Sensōji, Tōkyō, Japan

Also known as the Asakusa Kannon Temple, Sensōji is the oldest temple in Tokyo, after a statue of the Bodhisattva Kannon was fished from the Sumida by two brothers on the 18th of March, 628. Hinokuma Takenari and Hamanari recovered the statue from the waters while fishing from their boat, and the head of the…

Sengakuji, Tōkyō, Japan

The story of the 47 Ronin is to Japan what Arthurian or Robin Hood legends are to England, with one vital difference: we have concrete evidence of the 47 Ronin. Over 300 years after their deaths, their graves are still attended, incense lit for them by strangers every day of the year. If you don’t…

Tōji, Kyoto, Japan

Tōji is often overlooked by visitors to Kyoto. What information there is on the temple tends to focus on the five-storied pagoda, which is the tallest in Japan at 57 metres. Far more than that, though, Tōji is only two years younger than Kyoto itself, and was once one of a pair of matched temples…

Ryōanji, Kyoto, Japan

Built in 1450 by Hosokawa Katsumoto on the site of an 11th century temple and donated to the Myoshinji school of Zen Buddhism after his death, Ryōanji is one of the Historic Monuments of Ancient Kyōto and is most famous for its excellent karesansui (rock garden). The temple also houses the graves of Hosokawa, his…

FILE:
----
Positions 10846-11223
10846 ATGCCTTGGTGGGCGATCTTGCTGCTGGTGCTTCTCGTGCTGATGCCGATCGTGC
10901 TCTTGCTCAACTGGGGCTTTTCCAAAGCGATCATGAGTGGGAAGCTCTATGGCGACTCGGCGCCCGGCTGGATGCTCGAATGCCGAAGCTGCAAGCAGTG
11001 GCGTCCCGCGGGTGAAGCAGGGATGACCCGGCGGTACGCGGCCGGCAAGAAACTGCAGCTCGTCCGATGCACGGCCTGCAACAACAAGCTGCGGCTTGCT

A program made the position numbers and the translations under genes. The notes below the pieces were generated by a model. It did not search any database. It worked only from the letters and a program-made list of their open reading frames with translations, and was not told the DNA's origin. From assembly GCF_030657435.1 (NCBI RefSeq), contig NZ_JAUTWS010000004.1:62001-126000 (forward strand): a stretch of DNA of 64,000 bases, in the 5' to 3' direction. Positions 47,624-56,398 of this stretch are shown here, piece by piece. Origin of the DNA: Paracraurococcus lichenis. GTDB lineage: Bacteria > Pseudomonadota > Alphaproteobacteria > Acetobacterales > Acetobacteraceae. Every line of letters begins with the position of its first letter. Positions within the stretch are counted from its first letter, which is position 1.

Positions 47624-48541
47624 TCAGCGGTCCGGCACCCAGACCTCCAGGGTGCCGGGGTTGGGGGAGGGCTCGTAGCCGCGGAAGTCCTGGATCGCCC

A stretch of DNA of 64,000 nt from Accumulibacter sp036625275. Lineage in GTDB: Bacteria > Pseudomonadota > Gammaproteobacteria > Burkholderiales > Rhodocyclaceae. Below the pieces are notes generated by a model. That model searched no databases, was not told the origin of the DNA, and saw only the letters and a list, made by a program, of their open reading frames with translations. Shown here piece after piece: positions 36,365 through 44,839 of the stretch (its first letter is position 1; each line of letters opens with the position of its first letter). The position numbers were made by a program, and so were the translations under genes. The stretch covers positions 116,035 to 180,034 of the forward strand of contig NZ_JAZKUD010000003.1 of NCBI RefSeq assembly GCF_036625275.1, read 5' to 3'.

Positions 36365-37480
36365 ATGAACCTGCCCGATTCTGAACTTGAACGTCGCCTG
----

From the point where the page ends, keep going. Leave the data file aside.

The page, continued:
Sanjūsangendō, Kyoto, Japan

Founded in 1164, with the current buildings dating from 1266, Sanjūsangendō (“Thirty-three ken Hall”, where ken is a unit of measurement) is Japan’s longest wooden structure at over 100 metres in length, and houses an impressive collection of 1,001 statues of Kannon, goddess of Mercy. Officially named Rengeō-in (Hall of the Lotus King), the building belongs…

Nanzenji, Kyoto, Japan

Founded in 1291, Nanzenji is the headquarters of the Nanzenji school of the Rinzai sect of Buddhism, and was once the head of all Rinzai temples in Japan. Several sub-temples are present in a sprawling complex which lays across the foothills of the Higashiyama mountains. Crossing some of the temple gardens is a vast brick…

Kofukuji, Nara, Japan

What was once a sprawling family temple complex of over a hundred and fifty buildings is now a small handful, but that small handful is of impressive historical significance. Kofukuji was founded in 710, the same time that Nara became Japan’s first ever capital city. The temple of the Fujiwara clan, its fortunes almost mirrored…